The Wonderful Wizard of Oz
by L. Frank Baum; ill. W. W. Denslow
George M. Hill Company, 1900
(Numerous contemporary editions are available, including a beautiful centennial edition issued by HarperCollins and an annotated edition issued by Norton.)
MGM’s 1939 film The Wizard of Oz is so ubiquitous–such a cornerstone of American pop culture–that it’s easy to forget there’s a book behind it. But L. Frank Baum’s The Wonderful Wizard of Oz is what started it all, not just the classic movie (and a slew of other film and stage adaptations) but also a long series of books that carry the story of Oz well beyond Dorothy’s initial visit.
If your only exposure to Oz is MGM’s movie, you may be wondering why I would review Baum’s novel for this blog. While MGM did a fine job tracing the basic trajectory of Dorothy’s story and portraying the visual richness of W. W. Denslow’s illustrations, the movie pretty much misses the boat when it comes to capturing the spirit of Baum’s book.
For starters, Judy Garland’s weepy, trembling Dorothy is a far cry from Baum’s spunky, matter-of-fact little heroine. Baum’s Dorothy, though very young (Denslow’s illustrations show a girl of about 7), is strong-minded and courageous. She handles the cyclone with aplomb: while her dog Toto runs around in a panic, Dorothy calmly considers the ride “quite easy” and simply sits on the floor and waits to see what will happen.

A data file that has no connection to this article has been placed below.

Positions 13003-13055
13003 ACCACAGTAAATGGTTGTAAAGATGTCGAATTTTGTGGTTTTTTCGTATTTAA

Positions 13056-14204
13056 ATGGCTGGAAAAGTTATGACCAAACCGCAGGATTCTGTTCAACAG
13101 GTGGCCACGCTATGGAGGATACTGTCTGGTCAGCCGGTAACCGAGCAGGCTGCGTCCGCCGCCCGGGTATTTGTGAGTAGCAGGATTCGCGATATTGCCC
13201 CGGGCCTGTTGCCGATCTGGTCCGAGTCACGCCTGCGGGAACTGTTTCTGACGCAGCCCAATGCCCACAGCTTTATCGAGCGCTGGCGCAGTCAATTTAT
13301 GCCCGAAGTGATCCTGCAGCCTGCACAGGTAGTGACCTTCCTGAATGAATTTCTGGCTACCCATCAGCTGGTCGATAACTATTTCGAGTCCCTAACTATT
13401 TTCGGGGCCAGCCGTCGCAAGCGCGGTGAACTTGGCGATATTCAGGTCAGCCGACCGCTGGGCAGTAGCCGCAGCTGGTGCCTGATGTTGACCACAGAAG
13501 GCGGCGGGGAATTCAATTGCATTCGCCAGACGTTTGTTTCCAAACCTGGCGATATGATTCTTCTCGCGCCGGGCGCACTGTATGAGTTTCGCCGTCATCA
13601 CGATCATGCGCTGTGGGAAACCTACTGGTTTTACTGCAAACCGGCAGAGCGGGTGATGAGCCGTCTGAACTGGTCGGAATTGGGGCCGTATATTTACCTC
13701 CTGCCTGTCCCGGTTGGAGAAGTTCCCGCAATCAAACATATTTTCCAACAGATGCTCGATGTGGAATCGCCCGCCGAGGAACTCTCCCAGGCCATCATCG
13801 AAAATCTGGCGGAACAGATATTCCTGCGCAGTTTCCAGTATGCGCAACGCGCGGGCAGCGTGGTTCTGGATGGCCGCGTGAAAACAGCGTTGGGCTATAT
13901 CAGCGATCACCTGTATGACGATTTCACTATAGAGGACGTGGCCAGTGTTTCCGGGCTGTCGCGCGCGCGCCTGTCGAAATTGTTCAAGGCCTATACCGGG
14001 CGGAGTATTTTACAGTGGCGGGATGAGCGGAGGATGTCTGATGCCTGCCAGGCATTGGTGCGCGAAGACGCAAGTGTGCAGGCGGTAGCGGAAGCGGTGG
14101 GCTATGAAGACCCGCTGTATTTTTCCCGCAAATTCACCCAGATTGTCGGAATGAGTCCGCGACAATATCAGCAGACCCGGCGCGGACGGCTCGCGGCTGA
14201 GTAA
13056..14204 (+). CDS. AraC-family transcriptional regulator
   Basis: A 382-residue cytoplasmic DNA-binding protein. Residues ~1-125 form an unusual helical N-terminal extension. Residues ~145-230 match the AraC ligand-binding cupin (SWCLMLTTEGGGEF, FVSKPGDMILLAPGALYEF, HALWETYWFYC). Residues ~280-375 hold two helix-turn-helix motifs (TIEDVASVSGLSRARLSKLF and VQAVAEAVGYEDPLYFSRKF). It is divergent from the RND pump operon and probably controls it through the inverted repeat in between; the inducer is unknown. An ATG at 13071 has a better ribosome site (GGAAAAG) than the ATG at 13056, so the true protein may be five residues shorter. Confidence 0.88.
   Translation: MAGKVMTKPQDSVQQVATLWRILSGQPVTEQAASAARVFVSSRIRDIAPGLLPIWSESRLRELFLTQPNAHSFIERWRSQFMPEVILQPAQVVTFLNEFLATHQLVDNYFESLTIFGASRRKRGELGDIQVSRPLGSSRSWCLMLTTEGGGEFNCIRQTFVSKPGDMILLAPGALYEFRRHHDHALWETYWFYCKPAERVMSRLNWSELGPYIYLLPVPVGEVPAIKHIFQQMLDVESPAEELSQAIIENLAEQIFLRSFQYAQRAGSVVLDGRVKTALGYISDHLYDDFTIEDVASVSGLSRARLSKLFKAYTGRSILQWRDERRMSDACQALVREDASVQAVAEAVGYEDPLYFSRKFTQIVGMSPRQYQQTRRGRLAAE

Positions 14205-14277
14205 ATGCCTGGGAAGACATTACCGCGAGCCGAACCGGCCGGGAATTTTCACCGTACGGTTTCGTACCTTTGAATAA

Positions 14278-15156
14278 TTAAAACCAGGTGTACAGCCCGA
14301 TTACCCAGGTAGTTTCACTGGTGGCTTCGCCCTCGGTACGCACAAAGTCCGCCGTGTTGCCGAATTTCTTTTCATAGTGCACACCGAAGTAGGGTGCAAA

She accepts daunting quests–to find the Wizard and, later, to defeat the Wicked Witch of the East–bravely, but not unrealistically so. We do see her worry over potential dangers, but she always masters her fears so that she can encourage and rally her traveling companions.
And, speaking of her companions, it’s clear throughout the book that Dorothy is the leader of the group. She is often the one to come up with clever solutions for seemingly insurmountable problems, she skillfully draws out the best in each member of the group, and she is the one who keeps everyone moving when everyone else is ready to give up.
At the same time, the book’s inspiration is broader than just Dorothy-as-capable-heroine. The relationships that grow up between her and the Lion, Scarecrow, and Tin Woodman are deep and authentic. Despite occasional squabbles, they all become devoted to one another; each genuinely seeks to use his or her own particular gifts in service to the group (even when that means risking life itself).
They also excel at playing to each other’s strengths. When one member of the group is clearly best suited to tackling a challenge, the others step back and encourage instead of trying to lead for personal glory. So the fierce Woodman tackles the wolves and swarms of bees sent by the Wicked Witch, and the powerful lion drags the others across a river barring their way.
When I read this book with my daughter (she was about 5 at the time), it gave her a real sense that girls can be brave but compassionate leaders. She loved that little Dorothy gamely tackled challenges that would terrify any adult, and she was touched by the supportive, dedicated friendship between the travelers.
It’s somewhat rare to find a book of this vintage that depicts girls as capable, smart doers–but The Wonderful Wizard of Oz proves that such books do exist. Whether you read it to your preschooler, or your older girl reads it on her own, give the girls in your life a chance to see that classics can be inspiring for them, and to gain some clear encouragement to be good leaders and friends.